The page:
What is a chapbook?

Orna Ross: Exactly. Great. So, the next question then is an easy one. What is it, and we’ve mentioned them a couple of times already today and the last time, what is a chapbook?

Trish Hopkinson: Sure. Yeah, the chapbook, I often just tell people it’s like a chapter of something more full length. So, it’s just a smaller size collection. Typically poetry chapbooks, and then there are prose chapbooks as well that might include flash fiction or flash nonfiction, or just very short stories, but chapbooks typically are 10 to 40 pages. If it’s 10 or less, those are typically considered micro-chapbooks, and then full-length poetry books or prose collections usually start around 50 pages.

So there’s a little bit of a buffer there. My first traditionally published chapbook was 45 pages or something, just under a full-length. But, essentially, different presses have different lengths that they prefer. The most common length is usually an average of around 25, 26 pages for a chapbook.

Orna Ross: Great, and from the self-publishing side, the minimum size book you can do through the print on demand publisher is 25 pages. So, they won’t take any less. So, there you are. That’s where you’ll start.

And just to say, because it might be useful for other people in terms of a process, how I do it is, I put most of the poems I write on Instagram, and I’m quite easy about them. I just let them come and put them out. Every second day, or so, I put up something, and it’s more for me about keeping that flow going, knowing that I get better stuff that way, the more poems I write, I get a better one. And some of these I put into chapbooks, and they are 10 poems long.

So, when I have 10 poems, I just do another chapbook and I don’t really, while they’re all available to be purchased and sometimes are, I don’t sell as much of those as then I do selections and collections from those on particular themes. And that works really well for me because there’s a kind of a filtering process whereby, by the time I get to a collection, I’m putting things together, I’ve dropped a lot of things that I’ve written along the way, but I’ve had the satisfaction of publishing them.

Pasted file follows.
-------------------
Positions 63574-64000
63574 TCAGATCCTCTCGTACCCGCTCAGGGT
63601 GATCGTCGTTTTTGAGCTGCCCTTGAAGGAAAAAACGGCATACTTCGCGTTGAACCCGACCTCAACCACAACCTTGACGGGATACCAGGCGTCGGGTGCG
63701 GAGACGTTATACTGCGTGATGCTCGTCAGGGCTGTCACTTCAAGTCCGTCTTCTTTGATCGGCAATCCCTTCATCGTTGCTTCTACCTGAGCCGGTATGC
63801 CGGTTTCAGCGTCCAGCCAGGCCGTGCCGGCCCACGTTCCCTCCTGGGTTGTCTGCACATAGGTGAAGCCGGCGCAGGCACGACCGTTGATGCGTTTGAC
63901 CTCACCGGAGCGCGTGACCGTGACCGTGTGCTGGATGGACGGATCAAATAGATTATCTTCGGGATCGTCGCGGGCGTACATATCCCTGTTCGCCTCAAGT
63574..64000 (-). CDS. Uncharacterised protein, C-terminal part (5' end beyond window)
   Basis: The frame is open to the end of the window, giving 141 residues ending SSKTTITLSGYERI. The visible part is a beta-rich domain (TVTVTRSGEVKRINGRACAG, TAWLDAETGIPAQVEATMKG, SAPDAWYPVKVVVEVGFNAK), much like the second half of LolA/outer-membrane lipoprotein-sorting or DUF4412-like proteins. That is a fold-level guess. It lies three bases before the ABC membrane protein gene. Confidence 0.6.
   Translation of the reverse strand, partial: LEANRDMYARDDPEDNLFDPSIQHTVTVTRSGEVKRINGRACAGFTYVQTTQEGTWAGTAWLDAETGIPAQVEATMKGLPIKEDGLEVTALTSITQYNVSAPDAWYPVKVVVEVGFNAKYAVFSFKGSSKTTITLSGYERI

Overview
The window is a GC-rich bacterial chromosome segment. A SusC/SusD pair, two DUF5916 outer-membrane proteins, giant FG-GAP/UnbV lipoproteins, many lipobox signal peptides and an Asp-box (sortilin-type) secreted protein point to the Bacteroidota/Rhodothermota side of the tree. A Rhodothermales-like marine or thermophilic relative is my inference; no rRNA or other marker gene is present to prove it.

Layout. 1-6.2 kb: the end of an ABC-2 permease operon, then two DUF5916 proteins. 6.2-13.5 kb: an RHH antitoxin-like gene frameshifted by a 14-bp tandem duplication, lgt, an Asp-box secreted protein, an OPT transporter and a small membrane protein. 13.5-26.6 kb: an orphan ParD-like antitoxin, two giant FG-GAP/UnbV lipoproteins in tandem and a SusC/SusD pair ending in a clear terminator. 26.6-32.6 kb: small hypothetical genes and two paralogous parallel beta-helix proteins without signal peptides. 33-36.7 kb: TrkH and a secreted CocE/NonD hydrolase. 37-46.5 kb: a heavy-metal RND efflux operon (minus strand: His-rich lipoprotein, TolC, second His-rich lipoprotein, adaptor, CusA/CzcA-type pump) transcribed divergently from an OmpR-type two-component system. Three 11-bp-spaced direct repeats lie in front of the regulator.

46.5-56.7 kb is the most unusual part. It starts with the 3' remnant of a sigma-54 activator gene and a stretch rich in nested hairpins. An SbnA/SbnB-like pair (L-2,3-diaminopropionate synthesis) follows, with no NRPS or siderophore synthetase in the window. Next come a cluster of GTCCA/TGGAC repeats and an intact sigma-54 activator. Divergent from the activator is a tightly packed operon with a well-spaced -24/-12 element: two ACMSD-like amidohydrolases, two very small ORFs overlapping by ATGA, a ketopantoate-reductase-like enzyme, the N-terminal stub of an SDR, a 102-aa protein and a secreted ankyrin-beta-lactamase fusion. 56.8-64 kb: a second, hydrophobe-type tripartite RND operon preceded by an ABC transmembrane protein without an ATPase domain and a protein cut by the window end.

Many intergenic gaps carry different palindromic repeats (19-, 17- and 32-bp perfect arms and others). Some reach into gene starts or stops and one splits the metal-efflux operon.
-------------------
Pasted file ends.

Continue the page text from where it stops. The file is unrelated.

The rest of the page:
And then I also do one exclusive poem a month for my patrons on Patreon, and that is exclusive to them for a while, and then that will also often go into a book once that exclusivity period has passed. So, that’s one way you can manage it as a self-publishing poet.

And I think the thing to do is to find some kind of rhythm that suits you. So, the whole Instagram thing was really great for me because it made me write more. It made me get involved more with other people in my particular genre of poetry, which tends towards the inspirational, spiritual kind of stuff. I write far more, far more often than I did before, before I did it, but that might not work for you at all. It’s a very individual thing and you have to try a few, in a spirit of exploration and experiment, try a few things and see what works over time.

So, this is not a short term, quick fix thing, it’s something that you integrate into your life, into your writing life and into your life in general.

Trish Hopkinson: Yeah, absolutely, and I do something similar, even though I choose to share my work after it’s been published in a lit mag or journal, because it’s a little bit different than self-publishing, they often want to be the first one to publish your work in those cases. But it’s similar for me, my rotation isn’t as quick as yours, but I make sure that I’m sending work out so that I do have something to promote on my website from time to time. And sometimes those come in little spurts, so I may have two or three publications within a couple of weeks, and then I just promote those, spread those out, because I want to make sure I’m sharing things on my website, my platform, and it’s not just all about me promoting me but rather it’s the things I’m giving back to the community as well, and, sort of, alternating between those so that my readers get excited when they see me promote my own work and in the interim, they’re getting other helpful things by reading my website.

So, I know you do a lot of that too through all of the Alliance work and your own, like you said, your Instagram and other things where you have certain cadence for certain things, but there’s always something for your followers, depending on what information they’re looking for, they have the opportunity to get that.

I believe that having a steady schedule is so important, whatever the platform is, you mentioned Patreon, but certainly a lot of that can also be through your social media and other self-promotion, and I think one of our questions was, can you make money from Patreon?